Enable the use of conversions marked with  the  O_COMPRESS,	O_UNCOMPRESS,  and  O_TAR
	   options in /etc/ftpd/ftpconversions. See ftpconversions(4).

       shutdown path

	   If the file pointed to by path exists, the server will check the file regularly to see
	   if the server is going to be shut down. If a shutdown is planned, the  user	is  noti-
	   fied.  New connections are denied after a specified time before shutdown. Current con-
	   nections are dropped at a specified time before shutdown.

	   The format of the file specified by path is:

	     year month day hour minute deny_offset disc_offset text

	   year 	  A value of 1970 or greater.

	   month	  A value of 0 to 11.

	   day		  A value of 1 to 31.

	   hour 	  A value of 0 to 23.

	   minute	  A value of 0 to 59.

	   deny_offset	  The offsets in HHMM format that new  connections  will  be  denied  and
	   disc_offset	  existing connections will be disconnected before the shutdown time.

	   text 	  Follows  the	normal	rules  for  any message. The following additional
			  magic cookies are available:

			  %s	The time at which the system is going to shut down.

			  %r	The time at which new connections will be denied.

			  %d	The time at which current connections will be dropped.

	   All times are in the form: ddd MMM DD hh:mm:ss YYYY. Only one shutdown command can  be
	   present  in	the  configuration  file. You can use the external program ftpshut(1M) to
	   automate generation of this file.

       daemonaddress address

	   Listen only on the IP address specified. If the value is not set, then the FTP  Server
	   will listen for connections on every IP address. This applies only when the FTP Server
	   is run in standalone mode.

       virtual address root|banner|logfile path

	   Enable the FTP Server limited virtual hosting capabilities.	The  address  is  the  IP
	   address  of	the virtual server. The second argument specifies that the path is either
	   the path to the root of the filesystem for this virtual server, the	banner	presented
	   to the user when connecting to this virtual server, or the logfile where transfers are
	   recorded for this virtual server. If the logfile is not specified the default log file
	   will be used. All other message files and permissions as well as any other settings in
	   this file apply to all virtual servers. The address may also be specified as  a  host-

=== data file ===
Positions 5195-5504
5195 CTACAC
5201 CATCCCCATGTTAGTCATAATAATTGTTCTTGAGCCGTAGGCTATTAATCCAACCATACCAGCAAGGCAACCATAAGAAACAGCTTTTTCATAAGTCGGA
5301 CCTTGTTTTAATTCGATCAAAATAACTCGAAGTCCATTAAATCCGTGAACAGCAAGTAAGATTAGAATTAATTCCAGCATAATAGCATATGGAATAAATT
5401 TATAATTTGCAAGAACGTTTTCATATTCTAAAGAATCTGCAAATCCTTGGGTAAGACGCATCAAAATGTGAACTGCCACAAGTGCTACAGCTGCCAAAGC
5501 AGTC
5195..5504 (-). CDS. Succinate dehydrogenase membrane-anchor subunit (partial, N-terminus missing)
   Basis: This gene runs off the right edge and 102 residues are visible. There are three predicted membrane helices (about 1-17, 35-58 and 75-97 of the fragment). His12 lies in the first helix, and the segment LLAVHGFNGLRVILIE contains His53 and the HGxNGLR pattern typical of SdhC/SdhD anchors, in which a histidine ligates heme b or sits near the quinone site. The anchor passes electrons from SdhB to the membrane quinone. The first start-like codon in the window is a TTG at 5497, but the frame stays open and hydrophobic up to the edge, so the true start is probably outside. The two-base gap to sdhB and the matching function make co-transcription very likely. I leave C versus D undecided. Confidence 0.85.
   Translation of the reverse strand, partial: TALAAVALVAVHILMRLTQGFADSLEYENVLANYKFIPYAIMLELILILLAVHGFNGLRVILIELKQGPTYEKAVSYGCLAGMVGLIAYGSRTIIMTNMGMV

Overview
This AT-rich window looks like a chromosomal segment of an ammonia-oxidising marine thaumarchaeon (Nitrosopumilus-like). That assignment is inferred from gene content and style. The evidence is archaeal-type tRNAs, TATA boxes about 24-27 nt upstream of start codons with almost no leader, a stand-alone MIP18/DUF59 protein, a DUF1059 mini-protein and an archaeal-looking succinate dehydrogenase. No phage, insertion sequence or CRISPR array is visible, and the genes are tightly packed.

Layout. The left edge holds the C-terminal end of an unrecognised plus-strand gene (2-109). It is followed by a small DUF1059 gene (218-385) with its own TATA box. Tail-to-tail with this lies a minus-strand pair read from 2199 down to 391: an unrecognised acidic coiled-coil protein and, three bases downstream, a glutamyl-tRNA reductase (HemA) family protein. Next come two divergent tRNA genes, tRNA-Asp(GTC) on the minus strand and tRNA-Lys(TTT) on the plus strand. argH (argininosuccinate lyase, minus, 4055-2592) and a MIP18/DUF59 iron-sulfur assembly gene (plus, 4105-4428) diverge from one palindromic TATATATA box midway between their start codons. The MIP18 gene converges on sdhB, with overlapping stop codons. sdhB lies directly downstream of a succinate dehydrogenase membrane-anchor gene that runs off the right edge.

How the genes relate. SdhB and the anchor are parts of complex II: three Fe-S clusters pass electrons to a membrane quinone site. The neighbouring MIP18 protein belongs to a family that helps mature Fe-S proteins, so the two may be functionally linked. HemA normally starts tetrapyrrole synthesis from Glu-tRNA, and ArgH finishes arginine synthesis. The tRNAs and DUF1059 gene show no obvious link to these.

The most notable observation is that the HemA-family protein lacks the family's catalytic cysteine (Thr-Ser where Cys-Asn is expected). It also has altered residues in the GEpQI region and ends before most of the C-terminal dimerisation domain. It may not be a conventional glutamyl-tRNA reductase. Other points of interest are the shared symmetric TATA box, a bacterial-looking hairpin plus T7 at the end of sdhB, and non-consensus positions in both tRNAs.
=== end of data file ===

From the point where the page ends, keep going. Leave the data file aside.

name  rather  than  as an IP number. This is strongly discouraged since, if DNS is not
	   available at the time the FTP session begins, the hostname will not be matched.

       root|logfile path

	   In contrast to limited virtual hosting, complete virtual hosting allows separate  con-
	   figuration  files  to  be virtual host specific. See ftpservers(4). The only additions
	   that are necessary in a virtual host's ftpaccess  file  is  the  root  directive  that
	   ensures  the correct root directory is used for the virtual host. This only works with
	   complete virtual hosting, which in contrast to limited virtual hosting,  allows  sepa-
	   rate configuration files to be specified for each virtual host.

	   path is either the root of the filesystem for this virtual server or the logfile where
	   transfers for this virtual server are recorded. root and logfile may only be specified
	   when not preceded by virtual address in a virtual hosts's ftpaccess file.

       virtual address hostname|email string

	   Set	the  hostname  shown  in  the  greeting  message and status command, or the email
	   address used in message files and on the HELP command, to the given string.

       virtual address allow username [username...]
       virtual address deny username [username...]

	   By default, real and guest users are not allowed to log  in	on  the  virtual  server,
	   unless  they are guests that are chroot'd to the virtual root. The users listed on the
	   virtual allow line(s) are granted access. You can grant access to all users by  giving
	   '*'	as  the  username. The virtual deny clauses are processed after the virtual allow
	   clauses. Thus specific users can be denied access although all users were  allowed  in
	   an earlier clause.

       virtual address private

	   Deny  log in access to anonymous users on the virtual server. Anonymous users are gen-
	   erally allowed to log in on the virtual server if this option is not specified.

       virtual address passwd file

	   Use a different passwd file for the virtual host.

       virtual address shadow file

	   Use a different shadow file for the virtual host.

       defaultserver deny username [username...]
       defaultserver allow username [username...]

	   By default, all users are allowed access to the non-virtual FTP Server.  Use  default-
	   server  deny  to  revoke access for specific real and guest users. Specify '*' to deny
	   access to all users, except anonymous users. Specific real and guest users can then be
	   allowed access by using defaultserver allow.

       defaultserver private

	   By  default,  all users are allowed access to the non-virtual FTP Server. Use default-
	   server private to revoke access for anonymous users.

	   The virtual and defaultserver allow, deny and private clauses provide a means to  con-
	   trol which users are allowed access to which FTP Servers.

       passive address externalip cidr

	   Allow  control of the address reported in response to a passive command. When any con-